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How Will Tax Cuts Help Children In Lowest Incomes


Media Release: 8 October 2008
NZ Council of Christian Social Services

How Will Tax Cuts Change The Lives Of Children In Families On Lowest Incomes?

Announcements on Tax Cuts made by Labour and National both lack fairness because they fail to pass on any direct relief for those families who live on benefits and who are known to be suffering extreme levels of entrenched hardship and poverty, says Trevor McGlinchey, Executive Officer of the New Zealand Council of Christian Social Services.

“We would like to hear more from the National Party about its commitment to an economic management plan that will ‘protect the vulnerable from the sharp edge of a recession’. By any definition the most vulnerable are those on the lowest incomes, including those who are dependent due to various circumstances, on benefits,” says Trevor McGlinchey.

“When Mr Key says that as a nation we must be ‘prepared to back ourselves’, we must also be prepared to back the least amongst us - those who have the least flexibility in the way that they make ends meet and those who most need a hand-up not a hand-out”.

“If we are going to talk about rebalancing, then we need to rebalance our thinking. We need to do more as a society to avoid a politics of prejudice towards those on the lowest incomes, including those potentially thousands of workers who might find themselves unemployed if the recession worsens”.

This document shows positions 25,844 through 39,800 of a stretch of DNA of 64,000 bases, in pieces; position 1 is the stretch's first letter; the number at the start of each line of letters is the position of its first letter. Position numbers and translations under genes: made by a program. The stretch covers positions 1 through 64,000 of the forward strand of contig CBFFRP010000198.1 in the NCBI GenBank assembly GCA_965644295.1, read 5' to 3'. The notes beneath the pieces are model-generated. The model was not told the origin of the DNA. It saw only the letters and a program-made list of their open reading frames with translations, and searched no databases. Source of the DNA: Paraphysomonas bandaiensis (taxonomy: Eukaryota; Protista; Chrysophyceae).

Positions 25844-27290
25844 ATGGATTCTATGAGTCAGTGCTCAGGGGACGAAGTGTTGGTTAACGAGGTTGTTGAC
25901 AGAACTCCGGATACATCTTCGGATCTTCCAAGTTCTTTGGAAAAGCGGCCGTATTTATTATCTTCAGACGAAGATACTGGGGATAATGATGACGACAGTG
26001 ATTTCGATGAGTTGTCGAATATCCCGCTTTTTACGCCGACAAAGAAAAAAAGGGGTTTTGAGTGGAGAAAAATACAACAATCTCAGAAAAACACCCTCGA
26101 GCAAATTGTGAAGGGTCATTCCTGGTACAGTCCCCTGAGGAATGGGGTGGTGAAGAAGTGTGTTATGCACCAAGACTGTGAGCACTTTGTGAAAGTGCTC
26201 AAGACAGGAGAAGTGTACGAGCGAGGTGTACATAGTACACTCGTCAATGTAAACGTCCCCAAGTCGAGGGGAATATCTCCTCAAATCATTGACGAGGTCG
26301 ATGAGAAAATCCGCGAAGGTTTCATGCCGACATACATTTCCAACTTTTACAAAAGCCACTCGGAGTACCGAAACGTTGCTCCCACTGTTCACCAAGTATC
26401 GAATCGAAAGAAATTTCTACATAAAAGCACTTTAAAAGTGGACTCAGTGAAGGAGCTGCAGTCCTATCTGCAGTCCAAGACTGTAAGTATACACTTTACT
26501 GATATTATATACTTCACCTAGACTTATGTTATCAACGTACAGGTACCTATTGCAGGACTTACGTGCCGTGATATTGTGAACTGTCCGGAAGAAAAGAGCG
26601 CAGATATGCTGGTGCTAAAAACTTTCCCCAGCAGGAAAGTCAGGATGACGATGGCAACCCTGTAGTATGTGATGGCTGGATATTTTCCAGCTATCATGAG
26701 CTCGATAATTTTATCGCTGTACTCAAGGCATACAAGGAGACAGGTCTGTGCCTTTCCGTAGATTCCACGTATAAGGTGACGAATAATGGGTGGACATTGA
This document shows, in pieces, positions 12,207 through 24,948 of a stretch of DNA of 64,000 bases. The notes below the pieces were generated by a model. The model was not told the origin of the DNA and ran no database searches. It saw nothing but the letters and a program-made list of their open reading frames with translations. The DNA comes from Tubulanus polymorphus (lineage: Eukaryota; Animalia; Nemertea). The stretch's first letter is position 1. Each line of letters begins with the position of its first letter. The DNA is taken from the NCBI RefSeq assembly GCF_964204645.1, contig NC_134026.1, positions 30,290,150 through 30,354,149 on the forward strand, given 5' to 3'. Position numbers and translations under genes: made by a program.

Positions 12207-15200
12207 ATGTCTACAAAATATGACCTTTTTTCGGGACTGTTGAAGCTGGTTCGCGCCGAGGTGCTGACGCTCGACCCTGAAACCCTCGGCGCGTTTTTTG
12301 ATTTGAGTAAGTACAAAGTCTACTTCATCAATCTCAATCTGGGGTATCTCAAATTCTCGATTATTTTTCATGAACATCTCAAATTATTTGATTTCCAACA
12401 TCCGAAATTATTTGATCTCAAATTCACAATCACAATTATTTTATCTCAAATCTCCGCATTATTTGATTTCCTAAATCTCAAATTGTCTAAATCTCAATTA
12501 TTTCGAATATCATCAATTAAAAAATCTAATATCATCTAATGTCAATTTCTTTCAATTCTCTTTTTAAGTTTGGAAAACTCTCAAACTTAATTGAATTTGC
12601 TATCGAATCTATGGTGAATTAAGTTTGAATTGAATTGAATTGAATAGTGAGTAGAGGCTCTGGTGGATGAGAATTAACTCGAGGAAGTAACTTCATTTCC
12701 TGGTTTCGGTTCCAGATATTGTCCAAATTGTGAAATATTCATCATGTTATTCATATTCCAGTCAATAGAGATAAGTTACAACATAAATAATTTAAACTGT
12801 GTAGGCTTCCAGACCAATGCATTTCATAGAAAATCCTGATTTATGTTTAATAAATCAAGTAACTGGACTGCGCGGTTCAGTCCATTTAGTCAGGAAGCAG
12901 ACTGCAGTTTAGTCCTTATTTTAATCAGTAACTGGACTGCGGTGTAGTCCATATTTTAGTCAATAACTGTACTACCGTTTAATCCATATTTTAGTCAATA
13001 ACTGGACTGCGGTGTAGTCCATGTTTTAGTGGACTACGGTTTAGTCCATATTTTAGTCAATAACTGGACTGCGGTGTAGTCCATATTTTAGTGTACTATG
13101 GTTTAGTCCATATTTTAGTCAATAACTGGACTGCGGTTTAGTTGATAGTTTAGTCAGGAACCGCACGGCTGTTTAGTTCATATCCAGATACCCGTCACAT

“A mature society, as described in Mr Key’s statement yesterday should, we believe, be a just and compassionate society. It should have a tax system that is fair and that sends a signal that all New Zealanders in all circumstances are valued,” says Trevor McGlinchey.

“We are equally concerned that the Labour Government has actually reduced the gross amount paid to those on benefits, so that their net income remains the same instead of receiving a boost from tax cuts. A truth that seems to be eluding our politicians is that economic decisions that ignore the poorest New Zealanders will continue to perpetuate injustice and disadvantage”.

“It is the children living here and now in families on the lowest incomes who are being hurt. It is for the sake of those children who will be making their futures here, that we need to rebalance all incomes – not just the incomes of the well-off”.


ENDS

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